Explanation of Philosophy in Nursing Practice
With many years of experience in critical and emergency nursing, my approach to patient care revolves around providing holistic support. When it comes to looking after a person’s well-being, physical health is only one part of the equation – we must also consider their mental, emotional and spiritual needs (Anderson et al., 2005). To ensure quality treatment for all patients, building trust between them and myself requires attentive listening skills and compassion towards those who are vulnerable or struggling with cultural differences. My mission going forward is not just maintaining but expanding on what I have already learned; obtaining further knowledge through completing my DNP program will enable me to deliver evidence-based practice, thereby increasing positive outcomes from healthcare provision.
The Doctor of Nursing Practice (DNP) is an opportunity to become a powerful agent for social change, advocating for improved healthcare policies and practices. As part of my studies at Walden University, I am particularly focused on the implementation of diversity and inclusion training for medical providers so that they may better comprehend their patients’ needs from unique perspectives while improving communication with them – ultimately resulting in higher quality patient outcomes (Anderson et al., 2005). Additionally, I plan to actively promote increased access to healthcare services among underprivileged populations living in rural areas by initiating telehealth programs and collaborating with community-based organizations. My mission is to work towards eliminating health disparities within these communities through sustainable solutions that are based upon equity, fairness, respectfulness and solidarity.
In general, my philosophy of nursing practice revolves around providing holistic care with a focus on active listening and cultural sensitivity. As I further develop my skillset as a Doctor of Nursing Practice (DNP), I must commit to evidence-based practices in order to maximize positive patient outcomes (Baumrim, 2004). Additionally, I will work diligently towards improving access for underserved populations while advocating for the integration of diversity and inclusion training within healthcare providers. With these goals in mind, my ambition is to leave an enduring mark on the healthcare system and have a profound effect on patients who entrust me with their care.
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Philosophy of Nursing Practice
It is exceptionally important to me that healthcare providers exemplify the ethnic diversity of the communities in which we serve. The cardiovascular epidemic in the African American female demographic is something that resonates with me, because that demographic is me. Our coronary artery disease (CAD) mortality rates are substantially greater than our non-African American female counterparts (Graham, 2015), and it is my innate responsibility as an African American woman and healthcare provider to positively impact and reduce that statistic as much as possible.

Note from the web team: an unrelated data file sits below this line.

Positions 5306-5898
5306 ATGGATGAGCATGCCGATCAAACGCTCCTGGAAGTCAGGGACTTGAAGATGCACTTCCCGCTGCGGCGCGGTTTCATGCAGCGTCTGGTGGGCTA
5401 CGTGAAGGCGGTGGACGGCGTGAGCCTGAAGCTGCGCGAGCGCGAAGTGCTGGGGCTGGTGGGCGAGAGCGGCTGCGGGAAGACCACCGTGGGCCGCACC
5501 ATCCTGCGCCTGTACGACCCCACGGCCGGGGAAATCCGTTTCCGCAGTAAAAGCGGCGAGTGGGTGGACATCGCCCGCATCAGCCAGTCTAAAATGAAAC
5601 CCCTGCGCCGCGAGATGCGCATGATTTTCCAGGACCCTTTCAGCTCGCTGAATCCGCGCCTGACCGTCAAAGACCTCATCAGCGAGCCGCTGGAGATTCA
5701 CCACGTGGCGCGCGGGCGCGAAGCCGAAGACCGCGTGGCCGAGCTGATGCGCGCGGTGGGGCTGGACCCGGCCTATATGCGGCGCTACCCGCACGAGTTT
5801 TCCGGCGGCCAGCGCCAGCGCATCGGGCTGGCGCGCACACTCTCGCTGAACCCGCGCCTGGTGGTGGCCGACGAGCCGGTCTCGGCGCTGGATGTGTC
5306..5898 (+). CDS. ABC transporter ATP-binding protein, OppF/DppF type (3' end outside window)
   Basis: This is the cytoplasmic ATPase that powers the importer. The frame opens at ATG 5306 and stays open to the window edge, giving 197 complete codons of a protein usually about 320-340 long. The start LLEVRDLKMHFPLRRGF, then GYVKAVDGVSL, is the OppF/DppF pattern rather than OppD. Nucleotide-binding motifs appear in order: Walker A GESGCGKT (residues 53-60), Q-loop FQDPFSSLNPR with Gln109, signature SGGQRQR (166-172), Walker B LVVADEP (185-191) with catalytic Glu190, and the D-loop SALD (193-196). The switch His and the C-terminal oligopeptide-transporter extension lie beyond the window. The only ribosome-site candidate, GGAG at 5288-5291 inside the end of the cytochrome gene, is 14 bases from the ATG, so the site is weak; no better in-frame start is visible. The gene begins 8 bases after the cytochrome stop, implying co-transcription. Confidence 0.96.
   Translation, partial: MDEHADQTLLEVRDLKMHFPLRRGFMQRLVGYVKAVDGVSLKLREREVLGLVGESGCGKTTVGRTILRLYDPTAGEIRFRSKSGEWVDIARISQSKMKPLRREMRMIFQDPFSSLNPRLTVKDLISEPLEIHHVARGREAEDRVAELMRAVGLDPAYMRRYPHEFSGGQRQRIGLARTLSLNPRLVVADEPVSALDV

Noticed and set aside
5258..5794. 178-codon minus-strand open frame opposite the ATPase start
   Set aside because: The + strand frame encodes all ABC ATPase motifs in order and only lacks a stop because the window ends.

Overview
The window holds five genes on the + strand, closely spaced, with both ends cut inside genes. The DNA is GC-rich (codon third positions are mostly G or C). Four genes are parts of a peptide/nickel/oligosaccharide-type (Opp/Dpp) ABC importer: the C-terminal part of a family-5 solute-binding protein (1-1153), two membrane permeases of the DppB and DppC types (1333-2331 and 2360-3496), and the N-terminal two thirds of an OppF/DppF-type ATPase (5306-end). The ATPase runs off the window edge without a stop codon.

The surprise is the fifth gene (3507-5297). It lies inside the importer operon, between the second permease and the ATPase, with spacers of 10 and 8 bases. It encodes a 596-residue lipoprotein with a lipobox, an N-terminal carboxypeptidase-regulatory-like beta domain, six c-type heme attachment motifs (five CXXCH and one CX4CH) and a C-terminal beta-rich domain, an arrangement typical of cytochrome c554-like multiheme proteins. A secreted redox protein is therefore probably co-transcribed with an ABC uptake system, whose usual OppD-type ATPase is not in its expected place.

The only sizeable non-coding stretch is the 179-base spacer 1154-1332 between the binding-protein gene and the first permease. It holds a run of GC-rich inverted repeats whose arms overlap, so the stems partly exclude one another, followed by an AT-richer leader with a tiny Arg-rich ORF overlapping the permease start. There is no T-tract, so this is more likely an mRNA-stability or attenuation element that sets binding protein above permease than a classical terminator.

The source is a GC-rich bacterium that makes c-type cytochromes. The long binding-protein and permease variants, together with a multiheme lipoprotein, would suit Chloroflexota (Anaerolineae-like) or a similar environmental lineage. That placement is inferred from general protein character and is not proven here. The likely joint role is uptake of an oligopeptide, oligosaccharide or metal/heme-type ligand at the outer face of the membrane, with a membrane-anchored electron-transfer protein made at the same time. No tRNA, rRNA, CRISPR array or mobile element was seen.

Ethnic Disparities Amongst Registered Nurses in the United States
The most recent statistics show that only 6.7% of Registered Nurses in the United States identify as African American, compared to 80% of those identifying as Caucasian. (AACN, 2023). Moreover, the National Council of State Boards of Nursing (NCSBN, 2022) denoted during their round table discussion, that only 23% of practicing APRNs in America are non-Caucasian. These statistics are important to denote, given the concept of patient/provider concordance. Provision of patient-provider concordance supports cultural competency, improved communication, and an overall improved patient experience (Takeshita et al., 2020). Moreover, the perception of a patient satisfaction has been correlated with improved clinical outcomes (Kennedy, Tevis & Kent, 2015). As a DNP, we have the unique ability to influence the future of nursing via continuous improvements in educational and institutional policy. As a [future] Walden DNP social change agent, my calling is to be an exemplary mentor and innovative leader in my community – encouraging current African American nurses and prospective nursing students to continue their education into advanced practice, leading to cultivation of positive and trusting clinician/patient relationships, all serving to improve clinical outcomes for our demographic.
Goals for Expanding DNP Experience and Practice
I have already started this mentorship/leadership journey by developing a cardiac RN residency program. My objective is to strengthen the cardiac educational foundation of inpatient nurses, including ECG dysrhythmia interpretation, medications, cardiac imaging studies and more, because the only way to improve the statistics that affect my community and healthcare demographic along with improving outcomes is to truly understand the problem(s) at the core.
American Association of Colleges of Nursing (2023, April). Enhancing Diversity in the Nursing Workforce. https://www.aacnnursing.org/news-data/fact-sheets/enhancing-diversity-in-the-nursing-workforceLinks to an external site..
Graham G. (2015). Disparities in Cardiovascular Disease Risk in the United States. Current Cardiology Rviews, 11(3), 238–245.
Kennedy, G. D., Tevis, S. E., & Kent, K. C. (2014). Is There a Relationship Between Patient Satisfaction and Favorable Outcomes?. Annals of Surgery, 260(4), 592–600.
National Council of State Boards of Nursing (2022, April). Diversity in the APRN Workforce. Transcript_2022APRN_mbrooks-carthon.pdf (ncsbn.org)Links to an external site..
Takeshita, J., Wang, S., Loren, A. et al. (2020). Association of Racial/Ethnic and Gender Concordance Between Patients and Physicians With Patient Experience Ratings. JAMA Network Open, 3(11):e2024583. doi:10.1001/jamanetworkopen.2020.24583.